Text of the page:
Writer/director Stephen Gaghan is mad as hell and he's not gonna take it anymore. Syriana, Gaghan's latest film (he won an Oscar for penning 2000's Traffic), is a profoundly angry piece of progressive filmmaking that hearkens back to the social message flicks of the Seventies, when Molotov cocktail-hurling auteurs such as Sidney Lumet and John Schlesinger flung incendiary celluloid screeds at unsuspecting audiences.
Suggesting that our country's near-drunken dependence upon foreign oil has led to such pervasive corruption and greed (not to mention being mired in a war with no real justification and no end in sight) isn't what makes Syriana compelling, it's the stark clarity of Gaghan's righteous fury. Whereas Traffic detailed the ravages of drugs upon American culture and the near futility of waging a narcotics war, so too does Syriana attempt to explore the casualties and collateral damage of struggling to acquire black gold. Our need for gasoline outweighs our concerns about the global impact it has – consider this film a very timely (and yes, slightly biased) reminder.
Following a quartet of stories, Gaghan employs similar tactics as in Traffic: Everybody's connected, whether it's the burned-out CIA agent Bob Barnes (a bulked-up George Clooney, who won an Oscar for his work here) attempting to stay alive inside Beirut as his agency cuts him loose; ambitious energy consultant Bryan Woodman (Matt Damon) cozying up to a future emir following a family tragedy; corporate lawyer Bennett Holiday (Jeffrey Wright) negotiating a massive oil company merger or disaffected Muslim youth Wasim (newcomer Mazhar Munir) flirting with the idea of becoming a suicide bomber. Gaghan deftly cuts between all four tales, having used retired CIA agent Bob Baer's "See No Evil: The True Story of a Ground Soldier in the CIA's War on Terrorism" as a jumping-off point.
The screenplay is appropriately dense and sprawling, trusting the viewer to pick up on key pieces of information; it's always refreshing to be allowed to connect the dots rather than bashed over the head with a completed puzzle. Credit also goes to Gaghan's impressive and focused cast: Clooney delivers a tightly wound performance of a man slowly coming apart while Wright and Damon are quietly effective; there's a sense that Gaghan trimmed back Munir's story, as it doesn't seem to get as much screen time as the other three, however it does conclude Syriana on a chilling note. Tim Blake Nelson, Chris Cooper and William Hurt also lend weight in their supporting roles.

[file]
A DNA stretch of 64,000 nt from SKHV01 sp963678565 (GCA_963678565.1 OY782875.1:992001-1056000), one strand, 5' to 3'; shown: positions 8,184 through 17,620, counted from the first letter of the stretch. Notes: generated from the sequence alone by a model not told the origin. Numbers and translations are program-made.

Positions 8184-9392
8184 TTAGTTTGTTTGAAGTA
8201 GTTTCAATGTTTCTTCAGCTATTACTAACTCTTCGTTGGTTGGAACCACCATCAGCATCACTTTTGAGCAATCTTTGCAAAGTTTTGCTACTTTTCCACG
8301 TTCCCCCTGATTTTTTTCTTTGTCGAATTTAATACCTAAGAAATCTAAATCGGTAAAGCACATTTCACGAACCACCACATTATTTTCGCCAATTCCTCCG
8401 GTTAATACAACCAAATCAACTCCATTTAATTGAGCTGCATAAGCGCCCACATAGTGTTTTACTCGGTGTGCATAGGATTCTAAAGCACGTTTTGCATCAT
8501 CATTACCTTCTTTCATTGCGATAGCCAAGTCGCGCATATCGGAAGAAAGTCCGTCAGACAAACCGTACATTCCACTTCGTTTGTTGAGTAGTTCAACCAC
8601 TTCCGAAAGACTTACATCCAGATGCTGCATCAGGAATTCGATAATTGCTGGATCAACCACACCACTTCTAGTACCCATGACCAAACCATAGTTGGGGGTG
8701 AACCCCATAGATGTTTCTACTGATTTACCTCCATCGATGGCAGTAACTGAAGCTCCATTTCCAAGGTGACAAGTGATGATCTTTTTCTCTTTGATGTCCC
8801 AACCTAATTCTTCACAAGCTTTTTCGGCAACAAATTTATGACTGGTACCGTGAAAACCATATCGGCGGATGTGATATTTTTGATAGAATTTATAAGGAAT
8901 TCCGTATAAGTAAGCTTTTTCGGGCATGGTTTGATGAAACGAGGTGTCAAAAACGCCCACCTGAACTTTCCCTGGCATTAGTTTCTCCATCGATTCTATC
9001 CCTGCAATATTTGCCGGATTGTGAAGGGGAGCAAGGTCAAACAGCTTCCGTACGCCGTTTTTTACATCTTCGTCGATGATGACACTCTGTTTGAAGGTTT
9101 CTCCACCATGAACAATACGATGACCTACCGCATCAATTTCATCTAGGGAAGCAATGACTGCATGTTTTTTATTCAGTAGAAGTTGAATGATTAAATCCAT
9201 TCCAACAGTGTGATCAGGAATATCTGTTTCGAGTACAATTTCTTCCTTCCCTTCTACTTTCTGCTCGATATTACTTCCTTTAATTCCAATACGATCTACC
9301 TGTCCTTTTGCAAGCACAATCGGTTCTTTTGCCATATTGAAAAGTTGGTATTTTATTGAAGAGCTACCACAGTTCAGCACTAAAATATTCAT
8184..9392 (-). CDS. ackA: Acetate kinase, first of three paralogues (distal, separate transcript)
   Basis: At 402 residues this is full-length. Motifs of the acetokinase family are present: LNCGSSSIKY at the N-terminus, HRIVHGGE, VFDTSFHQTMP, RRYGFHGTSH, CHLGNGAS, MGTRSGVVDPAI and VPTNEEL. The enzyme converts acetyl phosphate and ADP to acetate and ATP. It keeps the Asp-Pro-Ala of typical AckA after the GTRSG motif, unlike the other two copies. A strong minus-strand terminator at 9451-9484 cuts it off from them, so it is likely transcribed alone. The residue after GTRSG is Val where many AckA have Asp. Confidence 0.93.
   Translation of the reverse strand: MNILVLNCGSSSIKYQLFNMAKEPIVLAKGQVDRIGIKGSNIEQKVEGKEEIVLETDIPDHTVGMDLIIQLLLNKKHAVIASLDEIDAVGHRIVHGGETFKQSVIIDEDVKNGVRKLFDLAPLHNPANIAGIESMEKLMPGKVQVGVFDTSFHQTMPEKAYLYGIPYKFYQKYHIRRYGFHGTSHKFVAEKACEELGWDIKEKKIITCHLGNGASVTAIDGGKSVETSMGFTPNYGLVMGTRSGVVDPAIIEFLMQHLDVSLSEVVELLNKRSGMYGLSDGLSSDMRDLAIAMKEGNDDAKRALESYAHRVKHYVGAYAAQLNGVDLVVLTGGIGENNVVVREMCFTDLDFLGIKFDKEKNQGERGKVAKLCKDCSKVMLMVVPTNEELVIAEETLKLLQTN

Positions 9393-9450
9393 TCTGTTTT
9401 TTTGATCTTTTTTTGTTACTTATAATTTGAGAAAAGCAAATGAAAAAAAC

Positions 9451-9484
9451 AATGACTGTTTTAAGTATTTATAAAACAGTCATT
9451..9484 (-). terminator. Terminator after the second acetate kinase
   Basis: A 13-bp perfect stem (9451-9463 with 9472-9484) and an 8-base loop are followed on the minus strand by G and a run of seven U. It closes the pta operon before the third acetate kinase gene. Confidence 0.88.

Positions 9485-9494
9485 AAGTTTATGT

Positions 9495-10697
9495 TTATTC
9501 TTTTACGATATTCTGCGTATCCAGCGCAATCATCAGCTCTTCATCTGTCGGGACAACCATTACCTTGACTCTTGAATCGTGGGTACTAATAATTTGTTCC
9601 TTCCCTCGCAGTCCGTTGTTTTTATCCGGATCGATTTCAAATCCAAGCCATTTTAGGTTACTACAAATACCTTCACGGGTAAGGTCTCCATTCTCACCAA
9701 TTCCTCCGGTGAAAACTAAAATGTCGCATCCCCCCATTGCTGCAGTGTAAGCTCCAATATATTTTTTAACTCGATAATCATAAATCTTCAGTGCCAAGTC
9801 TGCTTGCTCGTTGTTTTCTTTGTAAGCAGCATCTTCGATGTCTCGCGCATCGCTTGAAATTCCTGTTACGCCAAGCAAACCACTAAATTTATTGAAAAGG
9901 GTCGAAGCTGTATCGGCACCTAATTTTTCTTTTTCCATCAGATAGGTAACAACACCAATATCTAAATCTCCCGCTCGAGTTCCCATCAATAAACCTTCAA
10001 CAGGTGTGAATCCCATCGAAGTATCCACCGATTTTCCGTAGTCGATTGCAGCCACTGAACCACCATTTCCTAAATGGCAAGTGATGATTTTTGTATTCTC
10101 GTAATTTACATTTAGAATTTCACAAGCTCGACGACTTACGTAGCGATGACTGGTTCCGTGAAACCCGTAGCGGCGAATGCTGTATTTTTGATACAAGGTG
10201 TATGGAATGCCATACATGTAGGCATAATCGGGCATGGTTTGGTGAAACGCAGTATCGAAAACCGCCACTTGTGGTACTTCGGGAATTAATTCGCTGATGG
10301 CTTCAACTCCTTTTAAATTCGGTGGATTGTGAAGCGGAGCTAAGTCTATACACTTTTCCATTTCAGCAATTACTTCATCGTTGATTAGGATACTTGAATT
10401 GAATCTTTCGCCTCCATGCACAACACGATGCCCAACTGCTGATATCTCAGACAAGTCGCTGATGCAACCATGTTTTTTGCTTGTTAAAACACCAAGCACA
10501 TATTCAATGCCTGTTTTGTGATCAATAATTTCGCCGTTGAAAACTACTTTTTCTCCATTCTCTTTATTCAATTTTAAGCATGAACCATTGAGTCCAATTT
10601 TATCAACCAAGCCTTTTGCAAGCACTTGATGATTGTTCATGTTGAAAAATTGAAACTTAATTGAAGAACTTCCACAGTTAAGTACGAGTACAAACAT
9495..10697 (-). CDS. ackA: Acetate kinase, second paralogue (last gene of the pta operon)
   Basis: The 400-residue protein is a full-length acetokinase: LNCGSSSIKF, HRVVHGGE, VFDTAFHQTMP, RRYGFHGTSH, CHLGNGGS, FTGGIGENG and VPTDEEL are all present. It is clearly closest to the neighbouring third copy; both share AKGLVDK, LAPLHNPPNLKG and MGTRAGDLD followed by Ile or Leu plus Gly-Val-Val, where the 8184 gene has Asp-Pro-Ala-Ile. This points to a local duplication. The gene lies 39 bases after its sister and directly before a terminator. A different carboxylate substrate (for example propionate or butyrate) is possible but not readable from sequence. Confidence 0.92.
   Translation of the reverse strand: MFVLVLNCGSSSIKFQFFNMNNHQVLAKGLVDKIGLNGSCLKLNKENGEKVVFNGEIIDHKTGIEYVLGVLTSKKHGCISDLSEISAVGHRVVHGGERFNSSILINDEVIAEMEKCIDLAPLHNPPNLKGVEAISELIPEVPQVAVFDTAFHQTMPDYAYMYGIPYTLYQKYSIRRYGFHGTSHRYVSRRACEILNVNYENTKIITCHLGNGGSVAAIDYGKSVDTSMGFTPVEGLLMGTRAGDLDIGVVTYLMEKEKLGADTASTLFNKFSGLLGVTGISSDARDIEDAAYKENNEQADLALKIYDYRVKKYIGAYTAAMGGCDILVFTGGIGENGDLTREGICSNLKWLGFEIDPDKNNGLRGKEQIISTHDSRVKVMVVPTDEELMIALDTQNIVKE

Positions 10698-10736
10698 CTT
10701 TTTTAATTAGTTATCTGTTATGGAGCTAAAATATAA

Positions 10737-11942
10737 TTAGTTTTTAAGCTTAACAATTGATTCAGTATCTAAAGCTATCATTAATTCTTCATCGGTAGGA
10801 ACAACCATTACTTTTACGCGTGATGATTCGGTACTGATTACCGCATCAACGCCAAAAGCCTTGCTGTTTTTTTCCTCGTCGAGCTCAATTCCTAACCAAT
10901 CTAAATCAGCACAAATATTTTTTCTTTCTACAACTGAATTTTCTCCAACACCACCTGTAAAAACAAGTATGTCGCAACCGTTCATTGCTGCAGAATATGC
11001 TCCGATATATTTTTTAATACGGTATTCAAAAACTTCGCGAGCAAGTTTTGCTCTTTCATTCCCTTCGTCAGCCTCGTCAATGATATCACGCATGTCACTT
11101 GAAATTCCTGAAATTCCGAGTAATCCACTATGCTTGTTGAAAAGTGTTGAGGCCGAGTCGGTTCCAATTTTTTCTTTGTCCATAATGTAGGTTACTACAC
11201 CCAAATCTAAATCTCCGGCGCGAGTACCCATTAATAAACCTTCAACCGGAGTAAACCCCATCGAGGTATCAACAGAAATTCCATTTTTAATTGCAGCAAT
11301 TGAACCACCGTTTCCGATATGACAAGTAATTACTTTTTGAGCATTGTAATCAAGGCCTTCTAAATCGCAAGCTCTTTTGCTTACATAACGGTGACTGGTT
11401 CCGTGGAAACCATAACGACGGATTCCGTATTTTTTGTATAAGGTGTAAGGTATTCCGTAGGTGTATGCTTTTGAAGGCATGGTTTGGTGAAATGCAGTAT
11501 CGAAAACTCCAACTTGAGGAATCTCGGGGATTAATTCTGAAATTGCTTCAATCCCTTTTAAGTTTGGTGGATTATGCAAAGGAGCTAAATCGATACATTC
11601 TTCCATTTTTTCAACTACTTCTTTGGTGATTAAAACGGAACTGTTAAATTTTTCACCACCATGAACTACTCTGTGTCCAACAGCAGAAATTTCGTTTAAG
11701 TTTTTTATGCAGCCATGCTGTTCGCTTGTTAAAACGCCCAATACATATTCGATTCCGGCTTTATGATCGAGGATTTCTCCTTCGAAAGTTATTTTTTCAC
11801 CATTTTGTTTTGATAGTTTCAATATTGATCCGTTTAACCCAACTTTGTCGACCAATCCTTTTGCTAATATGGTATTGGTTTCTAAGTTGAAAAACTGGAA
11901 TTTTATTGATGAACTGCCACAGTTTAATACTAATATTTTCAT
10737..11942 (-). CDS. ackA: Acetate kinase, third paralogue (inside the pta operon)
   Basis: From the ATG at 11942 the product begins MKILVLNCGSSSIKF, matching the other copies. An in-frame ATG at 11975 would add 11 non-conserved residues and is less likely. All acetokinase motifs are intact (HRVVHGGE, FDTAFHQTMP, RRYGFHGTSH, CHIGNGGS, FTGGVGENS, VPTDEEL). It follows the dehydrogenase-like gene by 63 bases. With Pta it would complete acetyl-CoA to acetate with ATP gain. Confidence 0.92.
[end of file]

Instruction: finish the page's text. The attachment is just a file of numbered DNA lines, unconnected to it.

A glib summation of Syriana would be "Traffic with oil" but that does both films a grave disservice – profoundly angry and profoundly saddened, Syriana has a sense of purpose and a sense of moral outrage that's barely contained. It's achingly relevant, ripped-from-the-headlines moviemaking that slips under your skin and stays with you. The DVD
Robert Elswit's jittery, verite cinematography looks absolutely smashing in this near-flawless 2.35:1 anamorphic widescreen transfer – deep, rich blacks, cold corporate boardrooms and blindingly bright desert vistas are all translated faithfully, with nary a defect to be found. Razor-sharp and vivid, Syriana looks fantastic. The Audio:
The Dolby Digital 5.1 soundtrack is strangely muted – during an explosion in an opening sequence, I was surprised at the lack of presence; there's bass response, but it's far from what you'd expect in a recent film. I distinctly remember the impact that scene had in theaters so it's curious as to why it felt so much less punchy at home. Dialogue was also somewhat hushed and I had to crank the volume a little above normal for much of the movie. A French Dolby Digital 5.1 track is included as are optional English, French and Spanish subtitles. The Extras:
A film that cries out for supplements of substance, furthering the discussions sure to be started by Gaghan's film, Syriana is something of a let-down in this department; Gaghan didn't sit for a commentary track (nor did any of the principal actors), instead letting a nine minute, 10 second "Conversation with George Clooney" skim the surface of what makes the film so compelling. Also included are three deleted scenes (playable separately or together for an aggregate of five minutes, 37 seconds), the eco-aware 11 minute, 17 second "Make A Change, Make A Difference" featurette and the film's theatrical trailer. Hard to know whether Warner Bros. is planning a double-dip but surely this can't be all there is to say about such a complex, timely film? Final Thoughts:
A glib summation of Syriana would be "Traffic with oil" but that does both films a grave disservice – profoundly angry and profoundly saddened, Syriana has a sense of purpose and a sense of moral outrage that's barely contained. It's achingly relevant, ripped-from-the-headlines moviemaking that slips under your skin and stays with you. Despite a lack of substantive bonus material, it's a film that comes very highly recommended.
Portions of this review were reprinted from the Oklahoma Gazette.